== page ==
For centuries, Christian Europe experienced both conflict and coexistence with Islam. As the Ottoman Turkey’s collapse ended the conflict, the coexistence took the lead until the end of the Cold War. The end of the Cold War saw the highjack of Islam by quasi-Muslims leading the fight for a “true” Islam. Their fight brought to a holt Muslim’s integration into un-Muslim cultures.
Post 9/11 Europe is experiencing anti-Western Islamic discourses of Salafi origin. As a transnational religious-political movement within Sunni Islam, Salafism influences the current debate on the “true” Islam. Its interpretation of the religion reinforces incompatibility between the West and Islam. Though false, the Salafi argument is also becoming stronger by the existing Islamophobia.
Despite the radical interpretations coming from both sides, European Islam continues to exist. The adjustment of Muslims’ practices to Europe’s post-Enlightenment values and norms such as human rights, the rule of law, democracy, and gender equality still constitutes European Islam. Similar to grafting, an operation bringing together two unconnected worlds by integrating them into the coherent whole of a body, European Islam bridges it’s a religious and secular base.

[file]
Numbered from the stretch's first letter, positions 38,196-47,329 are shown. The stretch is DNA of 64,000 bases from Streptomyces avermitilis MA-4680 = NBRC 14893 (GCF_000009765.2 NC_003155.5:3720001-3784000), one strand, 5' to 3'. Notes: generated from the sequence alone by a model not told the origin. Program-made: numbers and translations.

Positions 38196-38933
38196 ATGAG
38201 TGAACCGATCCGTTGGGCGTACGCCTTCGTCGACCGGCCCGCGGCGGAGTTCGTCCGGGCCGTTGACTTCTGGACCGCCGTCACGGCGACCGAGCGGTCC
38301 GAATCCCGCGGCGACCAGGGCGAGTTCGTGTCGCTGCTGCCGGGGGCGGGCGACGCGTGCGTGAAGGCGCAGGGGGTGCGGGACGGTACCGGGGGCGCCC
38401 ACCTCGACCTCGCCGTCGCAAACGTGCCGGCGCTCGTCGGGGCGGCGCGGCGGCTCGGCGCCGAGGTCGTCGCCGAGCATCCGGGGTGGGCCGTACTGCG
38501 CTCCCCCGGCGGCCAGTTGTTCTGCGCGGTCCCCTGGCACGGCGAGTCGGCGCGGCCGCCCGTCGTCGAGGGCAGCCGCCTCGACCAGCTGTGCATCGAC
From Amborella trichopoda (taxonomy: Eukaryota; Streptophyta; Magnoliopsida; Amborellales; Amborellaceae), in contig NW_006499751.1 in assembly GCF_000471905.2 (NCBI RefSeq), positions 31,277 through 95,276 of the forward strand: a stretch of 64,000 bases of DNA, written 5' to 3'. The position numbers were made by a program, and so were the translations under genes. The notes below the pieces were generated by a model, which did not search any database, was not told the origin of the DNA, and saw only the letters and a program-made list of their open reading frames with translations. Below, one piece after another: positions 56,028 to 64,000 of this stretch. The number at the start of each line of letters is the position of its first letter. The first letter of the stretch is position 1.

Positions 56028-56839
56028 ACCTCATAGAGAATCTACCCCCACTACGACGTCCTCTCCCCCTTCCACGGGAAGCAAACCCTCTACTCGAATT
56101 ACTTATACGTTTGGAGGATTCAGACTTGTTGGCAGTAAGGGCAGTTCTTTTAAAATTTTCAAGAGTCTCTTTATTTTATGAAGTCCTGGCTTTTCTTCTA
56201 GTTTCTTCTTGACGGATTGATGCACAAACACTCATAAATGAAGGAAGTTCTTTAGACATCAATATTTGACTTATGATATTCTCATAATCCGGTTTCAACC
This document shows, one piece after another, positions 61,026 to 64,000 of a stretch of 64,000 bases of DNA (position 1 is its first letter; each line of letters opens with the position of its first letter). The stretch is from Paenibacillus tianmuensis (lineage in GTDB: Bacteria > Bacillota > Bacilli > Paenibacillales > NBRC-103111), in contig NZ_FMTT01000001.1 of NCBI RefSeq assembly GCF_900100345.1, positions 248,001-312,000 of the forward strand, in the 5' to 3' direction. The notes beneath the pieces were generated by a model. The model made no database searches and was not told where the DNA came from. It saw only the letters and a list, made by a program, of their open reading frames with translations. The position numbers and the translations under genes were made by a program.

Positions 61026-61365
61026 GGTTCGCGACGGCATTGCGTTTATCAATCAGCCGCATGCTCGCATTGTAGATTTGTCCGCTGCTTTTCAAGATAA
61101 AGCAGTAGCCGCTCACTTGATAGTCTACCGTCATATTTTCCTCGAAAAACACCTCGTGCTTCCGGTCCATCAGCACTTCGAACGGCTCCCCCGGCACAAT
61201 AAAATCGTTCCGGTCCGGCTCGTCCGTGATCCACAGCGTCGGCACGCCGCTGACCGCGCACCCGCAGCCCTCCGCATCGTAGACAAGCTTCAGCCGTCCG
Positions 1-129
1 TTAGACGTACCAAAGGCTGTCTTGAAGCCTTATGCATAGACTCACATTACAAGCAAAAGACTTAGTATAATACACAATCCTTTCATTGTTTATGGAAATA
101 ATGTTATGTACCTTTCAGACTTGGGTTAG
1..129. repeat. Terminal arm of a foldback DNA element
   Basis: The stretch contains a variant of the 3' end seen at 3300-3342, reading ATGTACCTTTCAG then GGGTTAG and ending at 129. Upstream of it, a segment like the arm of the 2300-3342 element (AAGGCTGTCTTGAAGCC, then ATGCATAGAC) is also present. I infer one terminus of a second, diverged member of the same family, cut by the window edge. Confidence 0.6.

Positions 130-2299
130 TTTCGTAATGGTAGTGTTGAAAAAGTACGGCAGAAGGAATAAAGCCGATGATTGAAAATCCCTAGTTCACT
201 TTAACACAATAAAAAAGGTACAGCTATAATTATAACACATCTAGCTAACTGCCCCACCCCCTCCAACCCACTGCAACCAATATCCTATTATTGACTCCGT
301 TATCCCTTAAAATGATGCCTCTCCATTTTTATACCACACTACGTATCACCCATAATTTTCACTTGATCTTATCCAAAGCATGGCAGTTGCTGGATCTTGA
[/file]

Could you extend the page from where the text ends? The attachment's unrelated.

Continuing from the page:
In the European context, Islam tradition meets its limits by the requirements relevant in current circumstances; the tradition of Islam in Europe exist according to Muslims living in the Western cultures. European Islam is a system of coherent contradictions, enjoying the flexible interpretation of being Muslim or Islamic according to time and place even when this appears as a contradiction in terms. These ambiguity and plurality both in theory and practice of Islam are present for centuries within the Islamic world.
European Islam is not un-Islamic. It is in line with the Hanafi school of religious jurisprudence (fiqh). As one of the four major schools (madhhab) of Sunni Islamic legal reasoning and repositories of positive law, the Hanafi school recognize, as a legitimate, use of discretionary reasoning (ra’y) in cases where the strict application of fiqh’s analogy would be against something good (istihsan).
Accordingly, rationalism in Islamic jurisprudence signifies a perception of an attitude toward legal issues that are dictated by rational, pragmatic, and practical considerations. It is substantive legal reasoning that, for the most part, does not directly ground itself in Quran, the Islamic sacred book, nor Sunna, the example and customary practice of the Prophet Muhammad. Instead, legitimacy lays down in the persons of those men who had profound knowledge of, and fashions their lives after, the example of the Prophet and the exemplary forefathers (ulema).